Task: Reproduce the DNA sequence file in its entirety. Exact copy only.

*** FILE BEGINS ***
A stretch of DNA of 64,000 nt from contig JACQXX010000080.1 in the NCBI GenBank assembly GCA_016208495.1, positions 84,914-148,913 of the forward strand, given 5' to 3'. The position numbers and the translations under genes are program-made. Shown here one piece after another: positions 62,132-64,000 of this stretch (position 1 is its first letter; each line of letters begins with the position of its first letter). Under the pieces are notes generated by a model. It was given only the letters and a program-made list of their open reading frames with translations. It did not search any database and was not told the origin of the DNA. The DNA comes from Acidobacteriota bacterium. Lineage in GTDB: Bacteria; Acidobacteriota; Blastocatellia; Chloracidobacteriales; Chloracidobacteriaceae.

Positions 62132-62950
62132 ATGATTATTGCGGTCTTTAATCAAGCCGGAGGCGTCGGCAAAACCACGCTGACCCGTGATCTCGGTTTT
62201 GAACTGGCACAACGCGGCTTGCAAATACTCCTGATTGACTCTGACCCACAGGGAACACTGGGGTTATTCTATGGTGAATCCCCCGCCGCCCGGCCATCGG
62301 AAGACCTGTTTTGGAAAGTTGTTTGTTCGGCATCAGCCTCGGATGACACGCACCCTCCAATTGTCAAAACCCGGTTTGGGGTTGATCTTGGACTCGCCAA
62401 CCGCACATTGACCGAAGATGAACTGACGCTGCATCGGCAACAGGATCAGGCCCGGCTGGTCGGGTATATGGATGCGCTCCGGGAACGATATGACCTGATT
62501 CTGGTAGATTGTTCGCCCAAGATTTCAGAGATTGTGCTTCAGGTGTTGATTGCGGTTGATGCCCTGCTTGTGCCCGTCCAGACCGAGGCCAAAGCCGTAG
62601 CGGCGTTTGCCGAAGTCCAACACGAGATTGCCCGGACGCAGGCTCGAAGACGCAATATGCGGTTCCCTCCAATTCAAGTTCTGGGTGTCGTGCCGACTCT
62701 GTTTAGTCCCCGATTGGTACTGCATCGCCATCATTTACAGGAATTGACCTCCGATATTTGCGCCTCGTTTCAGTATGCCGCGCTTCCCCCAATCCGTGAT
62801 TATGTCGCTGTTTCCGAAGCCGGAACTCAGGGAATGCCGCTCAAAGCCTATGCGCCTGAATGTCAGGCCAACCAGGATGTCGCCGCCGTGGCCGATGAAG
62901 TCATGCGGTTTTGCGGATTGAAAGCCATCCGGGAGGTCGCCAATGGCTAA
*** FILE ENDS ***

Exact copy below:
A stretch of DNA of 64,000 nt from contig JACQXX010000080.1 in the NCBI GenBank assembly GCA_016208495.1, positions 84,914-148,913 of the forward strand, given 5' to 3'. The position numbers and the translations under genes are program-made. Shown here one piece after another: positions 62,132-64,000 of this stretch (position 1 is its first letter; each line of letters begins with the position of its first letter). Under the pieces are notes generated by a model. It was given only the letters and a program-made list of their open reading frames with translations. It did not search any database and was not told the origin of the DNA. The DNA comes from Acidobacteriota bacterium. Lineage in GTDB: Bacteria; Acidobacteriota; Blastocatellia; Chloracidobacteriales; Chloracidobacteriaceae.

Positions 62132-62950
62132 ATGATTATTGCGGTCTTTAATCAAGCCGGAGGCGTCGGCAAAACCACGCTGACCCGTGATCTCGGTTTT
62201 GAACTGGCACAACGCGGCTTGCAAATACTCCTGATTGACTCTGACCCACAGGGAACACTGGGGTTATTCTATGGTGAATCCCCCGCCGCCCGGCCATCGG
62301 AAGACCTGTTTTGGAAAGTTGTTTGTTCGGCATCAGCCTCGGATGACACGCACCCTCCAATTGTCAAAACCCGGTTTGGGGTTGATCTTGGACTCGCCAA
62401 CCGCACATTGACCGAAGATGAACTGACGCTGCATCGGCAACAGGATCAGGCCCGGCTGGTCGGGTATATGGATGCGCTCCGGGAACGATATGACCTGATT
62501 CTGGTAGATTGTTCGCCCAAGATTTCAGAGATTGTGCTTCAGGTGTTGATTGCGGTTGATGCCCTGCTTGTGCCCGTCCAGACCGAGGCCAAAGCCGTAG
62601 CGGCGTTTGCCGAAGTCCAACACGAGATTGCCCGGACGCAGGCTCGAAGACGCAATATGCGGTTCCCTCCAATTCAAGTTCTGGGTGTCGTGCCGACTCT
62701 GTTTAGTCCCCGATTGGTACTGCATCGCCATCATTTACAGGAATTGACCTCCGATATTTGCGCCTCGTTTCAGTATGCCGCGCTTCCCCCAATCCGTGAT
62801 TATGTCGCTGTTTCCGAAGCCGGAACTCAGGGAATGCCGCTCAAAGCCTATGCGCCTGAATGTCAGGCCAACCAGGATGTCGCCGCCGTGGCCGATGAAG
62901 TCATGCGGTTTTGCGGATTGAAAGCCATCCGGGAGGTCGCCAATGGCTAA